Curriculum Constraints

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It is a matter of conviction that if schools could be organized on right lines and become dynamic centres of progressive educational movements, the whole task of educational reconstruction would be greatly facilitated. However, teachers being the curriculum implementers are faced with barriers which hinder the successful implementation of the curriculum. They are restrained and directed about the teaching methodologies as stated by Kallos and Lundgren.
Being a teacher, I have several constraints in planning the curriculum. There is now a public acknowledgement that the current system of schooling imposes enormous burden on our children. Indeed, this burden arises from an incoherent curriculum structure that is often detached from the social background of children as also from the inadequate preparation of teachers who are unable to make connections with children and respond to their needs in creative ways. I often feel that I am misleading students as the curriculum is not well oriented and it “does not equip the teacher to deal with the continuing need to adapt those same innovations to the ever- changing classroom conditions” (McLaughlin & Marsh, 1978).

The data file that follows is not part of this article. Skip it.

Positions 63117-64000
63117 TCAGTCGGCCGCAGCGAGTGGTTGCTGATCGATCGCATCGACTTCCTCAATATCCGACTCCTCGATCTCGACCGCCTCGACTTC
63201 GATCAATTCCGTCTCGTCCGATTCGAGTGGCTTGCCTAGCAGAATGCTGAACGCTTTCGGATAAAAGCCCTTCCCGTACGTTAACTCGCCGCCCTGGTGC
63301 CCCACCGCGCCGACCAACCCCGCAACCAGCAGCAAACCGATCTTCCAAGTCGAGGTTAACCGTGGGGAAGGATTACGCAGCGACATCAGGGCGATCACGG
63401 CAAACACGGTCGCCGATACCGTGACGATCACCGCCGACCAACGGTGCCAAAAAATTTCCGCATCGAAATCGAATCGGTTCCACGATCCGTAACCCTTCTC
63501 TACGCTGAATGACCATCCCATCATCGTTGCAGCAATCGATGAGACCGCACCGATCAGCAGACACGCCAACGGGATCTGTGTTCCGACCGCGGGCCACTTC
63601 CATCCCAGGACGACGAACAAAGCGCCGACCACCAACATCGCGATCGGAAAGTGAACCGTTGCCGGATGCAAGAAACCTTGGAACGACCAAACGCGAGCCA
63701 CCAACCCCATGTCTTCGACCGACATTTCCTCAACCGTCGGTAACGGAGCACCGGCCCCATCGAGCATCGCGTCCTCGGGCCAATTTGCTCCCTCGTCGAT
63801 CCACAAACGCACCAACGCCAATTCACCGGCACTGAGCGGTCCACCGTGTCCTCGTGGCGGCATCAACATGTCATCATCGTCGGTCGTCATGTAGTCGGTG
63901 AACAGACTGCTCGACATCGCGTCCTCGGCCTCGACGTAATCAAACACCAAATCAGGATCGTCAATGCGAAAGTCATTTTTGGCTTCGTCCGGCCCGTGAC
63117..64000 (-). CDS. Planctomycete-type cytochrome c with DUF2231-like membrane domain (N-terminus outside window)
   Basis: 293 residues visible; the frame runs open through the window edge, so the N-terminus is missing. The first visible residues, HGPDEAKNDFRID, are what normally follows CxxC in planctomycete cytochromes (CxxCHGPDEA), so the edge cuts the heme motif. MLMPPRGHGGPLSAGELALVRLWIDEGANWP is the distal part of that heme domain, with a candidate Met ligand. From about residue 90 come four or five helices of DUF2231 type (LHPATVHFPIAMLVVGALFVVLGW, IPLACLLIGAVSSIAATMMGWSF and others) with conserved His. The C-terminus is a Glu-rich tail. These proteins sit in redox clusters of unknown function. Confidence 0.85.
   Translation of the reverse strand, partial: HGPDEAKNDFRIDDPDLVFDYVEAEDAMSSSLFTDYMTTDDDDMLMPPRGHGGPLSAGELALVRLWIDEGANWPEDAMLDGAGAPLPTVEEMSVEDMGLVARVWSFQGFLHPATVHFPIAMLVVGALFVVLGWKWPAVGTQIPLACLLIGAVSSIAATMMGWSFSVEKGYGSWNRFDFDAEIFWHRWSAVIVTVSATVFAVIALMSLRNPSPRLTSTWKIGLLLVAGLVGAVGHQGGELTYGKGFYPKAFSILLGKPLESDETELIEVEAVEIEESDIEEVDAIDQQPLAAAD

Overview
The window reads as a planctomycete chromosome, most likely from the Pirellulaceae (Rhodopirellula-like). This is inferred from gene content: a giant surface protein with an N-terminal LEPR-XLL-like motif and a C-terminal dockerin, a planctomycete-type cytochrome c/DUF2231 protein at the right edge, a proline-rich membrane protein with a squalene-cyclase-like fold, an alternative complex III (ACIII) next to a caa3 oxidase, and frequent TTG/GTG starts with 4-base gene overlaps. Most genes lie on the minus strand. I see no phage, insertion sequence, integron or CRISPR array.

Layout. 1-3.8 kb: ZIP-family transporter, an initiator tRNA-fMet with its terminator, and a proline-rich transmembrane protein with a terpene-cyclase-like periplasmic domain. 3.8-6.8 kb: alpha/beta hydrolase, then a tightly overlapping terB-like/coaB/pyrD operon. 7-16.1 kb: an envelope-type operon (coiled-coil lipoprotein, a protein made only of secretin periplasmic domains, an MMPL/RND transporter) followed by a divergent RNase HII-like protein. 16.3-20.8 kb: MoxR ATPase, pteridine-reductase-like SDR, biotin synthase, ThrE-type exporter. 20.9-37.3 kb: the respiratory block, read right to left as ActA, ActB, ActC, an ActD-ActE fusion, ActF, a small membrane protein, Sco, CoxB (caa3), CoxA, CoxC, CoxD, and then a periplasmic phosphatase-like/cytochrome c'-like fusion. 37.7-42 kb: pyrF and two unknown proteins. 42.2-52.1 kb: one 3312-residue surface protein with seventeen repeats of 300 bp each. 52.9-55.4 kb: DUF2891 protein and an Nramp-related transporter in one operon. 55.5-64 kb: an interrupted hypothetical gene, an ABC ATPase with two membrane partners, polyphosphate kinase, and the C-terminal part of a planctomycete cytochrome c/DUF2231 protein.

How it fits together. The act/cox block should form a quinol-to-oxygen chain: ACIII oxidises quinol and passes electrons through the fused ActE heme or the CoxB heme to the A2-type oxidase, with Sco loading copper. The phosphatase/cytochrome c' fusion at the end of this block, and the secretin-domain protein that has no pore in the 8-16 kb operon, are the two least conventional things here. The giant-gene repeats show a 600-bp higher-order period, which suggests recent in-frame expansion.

Consequently, the pressure of globalisation leading to commercialisation in education and increasing competition are forcing children into unprecedented situations that they have to cope with. As such, my students are less involved and excessively dependent on textbooks and me as sadly enough, our curriculum is geared

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